Authorities tried to reassure investors again on Tuesday. The onshore market has “solid” foundations for stability, according to a CCTV report citing China’s securities regulator. The short-term market fluctuations will not change the long-term good momentum of the nation’s capital market, the report added.
The message came amid mounting concerns over growth prospects. Chinese Premier Li Keqiang warned of a “complicated and grave” employment situation on Monday as Beijing and Shanghai tightened curbs on residents in a bid to contain recent outbreaks. Chinese exports also weakened to the slowest pace since the early days of the pandemic, capturing the impact of Covid restrictions.
Large investors have also started turning away. BlackRock said it is jettisoning its bullish stance on China given the lockdowns. Chinese authorities have made repeated promises in the past couple months to support the economy and stabilise markets, but that has so far failed to give a sustainable boost to stock prices. – Bloomberg News
The Shanghai Composite Index upped 1.06% to 3,035.84 on Tuesday, while the Hang Seng Index slid 1.84% to 19,633.69.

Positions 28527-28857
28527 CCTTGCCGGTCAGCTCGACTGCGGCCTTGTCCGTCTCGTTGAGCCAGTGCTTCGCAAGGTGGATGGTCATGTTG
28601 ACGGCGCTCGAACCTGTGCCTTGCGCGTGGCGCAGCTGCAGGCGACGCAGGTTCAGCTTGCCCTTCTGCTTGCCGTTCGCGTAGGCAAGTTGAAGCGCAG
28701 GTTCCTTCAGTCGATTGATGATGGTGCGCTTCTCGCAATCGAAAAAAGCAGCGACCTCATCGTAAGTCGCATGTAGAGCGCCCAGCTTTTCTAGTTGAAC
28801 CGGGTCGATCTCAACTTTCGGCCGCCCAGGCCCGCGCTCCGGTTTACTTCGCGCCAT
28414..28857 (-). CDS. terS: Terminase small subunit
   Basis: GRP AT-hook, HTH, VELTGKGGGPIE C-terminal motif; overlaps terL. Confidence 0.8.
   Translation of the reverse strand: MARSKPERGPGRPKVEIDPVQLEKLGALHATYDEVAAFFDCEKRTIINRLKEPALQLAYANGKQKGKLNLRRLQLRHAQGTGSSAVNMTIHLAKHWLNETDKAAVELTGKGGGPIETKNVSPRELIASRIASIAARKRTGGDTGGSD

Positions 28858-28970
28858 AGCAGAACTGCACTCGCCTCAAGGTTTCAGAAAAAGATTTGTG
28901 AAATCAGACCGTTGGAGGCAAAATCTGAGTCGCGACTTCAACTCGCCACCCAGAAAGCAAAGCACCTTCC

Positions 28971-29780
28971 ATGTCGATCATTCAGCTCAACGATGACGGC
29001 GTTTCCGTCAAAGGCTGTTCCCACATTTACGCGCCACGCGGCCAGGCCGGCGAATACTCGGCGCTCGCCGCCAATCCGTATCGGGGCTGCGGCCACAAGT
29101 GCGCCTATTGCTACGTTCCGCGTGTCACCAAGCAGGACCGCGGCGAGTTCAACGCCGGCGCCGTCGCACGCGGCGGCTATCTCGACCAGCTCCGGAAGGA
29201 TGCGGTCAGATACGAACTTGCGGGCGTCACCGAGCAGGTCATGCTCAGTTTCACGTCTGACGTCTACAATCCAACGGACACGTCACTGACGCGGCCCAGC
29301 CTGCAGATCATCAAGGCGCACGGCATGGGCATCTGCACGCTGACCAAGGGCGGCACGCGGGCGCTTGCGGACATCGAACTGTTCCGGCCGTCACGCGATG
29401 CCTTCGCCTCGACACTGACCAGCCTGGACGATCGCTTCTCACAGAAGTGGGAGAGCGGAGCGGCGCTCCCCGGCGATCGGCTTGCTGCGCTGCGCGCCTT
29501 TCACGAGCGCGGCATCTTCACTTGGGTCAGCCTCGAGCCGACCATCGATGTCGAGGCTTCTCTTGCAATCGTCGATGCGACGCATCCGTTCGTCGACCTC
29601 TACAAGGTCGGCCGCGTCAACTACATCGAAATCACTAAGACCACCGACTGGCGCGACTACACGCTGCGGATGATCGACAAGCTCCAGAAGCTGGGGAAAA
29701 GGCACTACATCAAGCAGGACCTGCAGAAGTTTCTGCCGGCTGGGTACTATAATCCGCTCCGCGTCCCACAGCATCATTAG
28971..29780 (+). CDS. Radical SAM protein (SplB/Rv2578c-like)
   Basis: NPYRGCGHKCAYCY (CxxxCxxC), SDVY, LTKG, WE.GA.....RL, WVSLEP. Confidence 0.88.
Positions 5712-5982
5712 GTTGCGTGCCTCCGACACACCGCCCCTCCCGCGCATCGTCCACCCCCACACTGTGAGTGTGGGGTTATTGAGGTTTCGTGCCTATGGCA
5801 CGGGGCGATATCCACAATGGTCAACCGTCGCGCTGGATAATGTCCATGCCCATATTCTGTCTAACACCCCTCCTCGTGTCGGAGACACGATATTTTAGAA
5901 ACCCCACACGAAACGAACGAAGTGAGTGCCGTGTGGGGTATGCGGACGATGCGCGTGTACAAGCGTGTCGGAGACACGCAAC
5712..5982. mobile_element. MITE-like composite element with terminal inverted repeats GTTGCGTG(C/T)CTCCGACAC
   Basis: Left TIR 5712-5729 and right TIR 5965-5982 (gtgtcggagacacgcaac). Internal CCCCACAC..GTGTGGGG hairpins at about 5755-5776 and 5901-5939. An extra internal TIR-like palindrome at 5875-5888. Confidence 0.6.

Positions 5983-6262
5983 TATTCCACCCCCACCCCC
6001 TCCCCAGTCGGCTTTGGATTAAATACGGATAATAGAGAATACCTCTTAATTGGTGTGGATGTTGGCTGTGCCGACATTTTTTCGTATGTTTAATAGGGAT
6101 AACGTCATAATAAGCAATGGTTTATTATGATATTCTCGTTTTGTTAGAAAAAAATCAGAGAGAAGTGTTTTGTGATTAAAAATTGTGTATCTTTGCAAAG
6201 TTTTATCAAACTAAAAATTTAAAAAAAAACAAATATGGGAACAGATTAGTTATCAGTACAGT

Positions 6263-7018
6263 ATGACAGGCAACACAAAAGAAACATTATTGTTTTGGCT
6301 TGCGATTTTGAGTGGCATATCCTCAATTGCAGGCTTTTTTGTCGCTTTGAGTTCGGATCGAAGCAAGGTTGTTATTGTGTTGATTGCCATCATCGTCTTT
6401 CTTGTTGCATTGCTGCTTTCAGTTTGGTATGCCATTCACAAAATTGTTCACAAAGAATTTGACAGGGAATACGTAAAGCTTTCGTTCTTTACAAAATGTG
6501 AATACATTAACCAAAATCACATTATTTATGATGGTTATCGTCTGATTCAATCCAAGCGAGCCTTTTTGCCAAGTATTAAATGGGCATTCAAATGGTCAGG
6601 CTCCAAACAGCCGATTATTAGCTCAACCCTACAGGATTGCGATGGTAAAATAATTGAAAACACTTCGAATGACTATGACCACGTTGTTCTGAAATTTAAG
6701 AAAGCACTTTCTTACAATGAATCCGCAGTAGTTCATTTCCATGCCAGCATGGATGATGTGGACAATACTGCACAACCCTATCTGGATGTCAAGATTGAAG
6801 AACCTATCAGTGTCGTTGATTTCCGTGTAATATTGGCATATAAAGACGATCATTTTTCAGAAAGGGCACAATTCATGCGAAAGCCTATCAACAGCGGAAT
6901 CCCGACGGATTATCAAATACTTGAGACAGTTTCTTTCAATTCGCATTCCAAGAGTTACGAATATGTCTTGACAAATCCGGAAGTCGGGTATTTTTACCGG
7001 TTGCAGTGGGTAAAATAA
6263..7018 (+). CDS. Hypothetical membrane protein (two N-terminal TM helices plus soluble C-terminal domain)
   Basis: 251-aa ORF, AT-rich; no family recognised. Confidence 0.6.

REST OF ASIA
The benchmark Philippine stock index dropped amid a global selloff, as investors awaited economic plans of Ferdinand Marcos Jr who, based on an unofficial count of Monday’s (9 May) vote, is headed for a landslide win in the presidential election.
Equities are unlikely to rally until Marcos lays out a plan to spur growth, tame inflation, and address the nation’s ballooning debt, according to analysts. The slide in the benchmark gauge also reflects losses in regional shares as rising US interest rates and slowing Chinese growth hurt sentiment.
Based on the broader Philippine Stock Exchange All Share Index’s loss of up to 2.9%, the selloff on Tuesday erased as much as PHP488b (USD9.3b). Market capitalisation dropped by PHP168.27b at the close.